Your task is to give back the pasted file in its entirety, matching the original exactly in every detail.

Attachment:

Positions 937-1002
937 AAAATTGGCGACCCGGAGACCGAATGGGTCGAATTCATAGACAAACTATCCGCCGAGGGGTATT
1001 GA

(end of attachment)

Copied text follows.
Positions 937-1002
937 AAAATTGGCGACCCGGAGACCGAATGGGTCGAATTCATAGACAAACTATCCGCCGAGGGGTATT
1001 GA